Sadly, it would be another four years that I would torture myself in this profession. But alas, God grabbed my hand once and for all, and pulled me out of the miry pit. He showed me what it is to "sell" a "candidate" who has no flaws. Who will always, in the end, win. Who yes, wants your life and your soul, but not to destroy them. No, He wants to dust them off, fix them up, and give them back to you all shiny and resurrected. He encourages, even commands rest. He gives you a team, the Body of Christ, because He knows that you can't do it all by yourself. If He makes you work until midnight, or calls you at 3 am, you can bet it's going to be worth it in the end.

None of this, of course, is to say that everything about my experiences in politics was terrible. I met some of the most amazing people - some who are wildly famous and incredible public servants, and some of whom are "just staff" or "just volunteers" but are some of my best friends to this day. I will never forget leaving a fundraiser at 10 pm to begin a 3-hr-plus drive clear across the state to be prepared for a parade at 5 the next morning. Or the time I confessed to a coworker that the thing I had just been given props for in a staff meeting was a total lie. Or driving to and from a cancelled-after-we-got-there-parade in a torrential downpour the likes of which I had never seen before. Standing in the back of the room the day after we lost a tough, tough race, bawling my way through my candidate's "final address" to the staff. I loved getting to know the human side of the politicians I worked for. The people - not just the issues - they care about. The things that make them laugh or cry. The issues that they hold their ground on because they honestly think they are right, even though they're getting blasted by supporters, party leadership, and the press.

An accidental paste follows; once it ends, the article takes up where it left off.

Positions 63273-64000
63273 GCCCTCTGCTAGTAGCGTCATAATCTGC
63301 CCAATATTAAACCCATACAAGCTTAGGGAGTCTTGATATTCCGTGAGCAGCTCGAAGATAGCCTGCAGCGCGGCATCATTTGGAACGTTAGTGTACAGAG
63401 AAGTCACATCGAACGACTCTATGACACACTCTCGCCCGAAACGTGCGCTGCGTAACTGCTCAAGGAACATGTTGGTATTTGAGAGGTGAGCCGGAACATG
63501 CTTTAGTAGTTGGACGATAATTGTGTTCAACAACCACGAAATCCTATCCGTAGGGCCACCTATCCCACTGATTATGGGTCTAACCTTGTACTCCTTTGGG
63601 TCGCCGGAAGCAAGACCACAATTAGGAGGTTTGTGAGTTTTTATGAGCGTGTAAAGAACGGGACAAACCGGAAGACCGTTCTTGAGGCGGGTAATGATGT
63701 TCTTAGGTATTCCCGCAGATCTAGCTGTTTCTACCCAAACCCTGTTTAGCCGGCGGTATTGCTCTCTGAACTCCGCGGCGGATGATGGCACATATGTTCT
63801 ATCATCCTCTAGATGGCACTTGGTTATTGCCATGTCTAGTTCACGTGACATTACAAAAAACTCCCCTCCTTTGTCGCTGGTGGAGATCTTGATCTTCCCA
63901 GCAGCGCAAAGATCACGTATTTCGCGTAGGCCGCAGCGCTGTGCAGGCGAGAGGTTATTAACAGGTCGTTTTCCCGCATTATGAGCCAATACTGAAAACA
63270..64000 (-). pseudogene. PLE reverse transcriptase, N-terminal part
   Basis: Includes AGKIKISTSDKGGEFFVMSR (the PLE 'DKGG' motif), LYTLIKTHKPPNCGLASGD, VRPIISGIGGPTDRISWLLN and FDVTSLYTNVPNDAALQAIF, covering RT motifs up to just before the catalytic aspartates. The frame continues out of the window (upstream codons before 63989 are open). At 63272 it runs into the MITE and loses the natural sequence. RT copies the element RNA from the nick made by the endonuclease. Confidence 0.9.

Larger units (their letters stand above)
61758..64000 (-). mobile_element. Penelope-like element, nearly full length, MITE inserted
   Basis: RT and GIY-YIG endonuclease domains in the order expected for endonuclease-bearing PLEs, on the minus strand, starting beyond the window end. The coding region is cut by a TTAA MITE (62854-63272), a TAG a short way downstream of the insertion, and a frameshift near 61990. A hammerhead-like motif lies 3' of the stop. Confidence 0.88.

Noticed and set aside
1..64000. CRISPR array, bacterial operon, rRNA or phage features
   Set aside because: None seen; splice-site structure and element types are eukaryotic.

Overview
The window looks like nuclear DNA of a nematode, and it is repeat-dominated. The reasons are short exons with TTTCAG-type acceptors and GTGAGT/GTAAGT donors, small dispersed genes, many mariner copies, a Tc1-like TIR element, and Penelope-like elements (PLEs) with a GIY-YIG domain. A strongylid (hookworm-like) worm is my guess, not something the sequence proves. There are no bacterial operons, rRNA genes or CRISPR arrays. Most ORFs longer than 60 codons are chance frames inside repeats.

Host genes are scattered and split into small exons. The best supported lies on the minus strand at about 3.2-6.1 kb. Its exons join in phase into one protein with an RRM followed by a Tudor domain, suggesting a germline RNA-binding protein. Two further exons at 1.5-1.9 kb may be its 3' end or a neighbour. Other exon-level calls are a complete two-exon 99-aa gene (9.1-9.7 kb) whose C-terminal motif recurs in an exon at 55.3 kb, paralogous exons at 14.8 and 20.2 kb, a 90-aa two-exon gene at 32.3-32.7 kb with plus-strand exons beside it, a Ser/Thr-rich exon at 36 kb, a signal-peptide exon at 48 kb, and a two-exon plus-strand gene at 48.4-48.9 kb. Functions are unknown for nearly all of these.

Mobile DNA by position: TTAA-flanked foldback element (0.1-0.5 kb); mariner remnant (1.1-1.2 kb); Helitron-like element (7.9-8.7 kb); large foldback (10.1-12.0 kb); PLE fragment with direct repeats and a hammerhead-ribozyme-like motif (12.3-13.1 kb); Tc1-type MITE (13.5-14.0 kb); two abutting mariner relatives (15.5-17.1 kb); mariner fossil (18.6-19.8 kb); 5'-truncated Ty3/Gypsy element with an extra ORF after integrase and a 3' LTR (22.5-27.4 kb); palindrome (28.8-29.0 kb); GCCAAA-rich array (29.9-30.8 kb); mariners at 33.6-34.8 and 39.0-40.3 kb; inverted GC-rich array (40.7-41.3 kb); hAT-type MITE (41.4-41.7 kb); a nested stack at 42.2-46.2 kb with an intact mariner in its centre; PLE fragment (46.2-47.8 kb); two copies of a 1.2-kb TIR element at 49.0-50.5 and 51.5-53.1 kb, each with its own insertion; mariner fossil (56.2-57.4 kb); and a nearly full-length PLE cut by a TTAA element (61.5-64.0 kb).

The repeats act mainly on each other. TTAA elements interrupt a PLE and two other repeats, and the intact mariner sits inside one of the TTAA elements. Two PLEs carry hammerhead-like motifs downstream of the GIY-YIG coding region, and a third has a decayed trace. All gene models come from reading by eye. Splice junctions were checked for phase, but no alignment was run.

But it's not for me anymore. The same old, same old holds no interest, no intrigue for me whatsoever. I serve a God who says, "Behold! I am making all things new!", who has come so that I - and everyone in the world - may have life, and have it abundantly. Praise Jesus!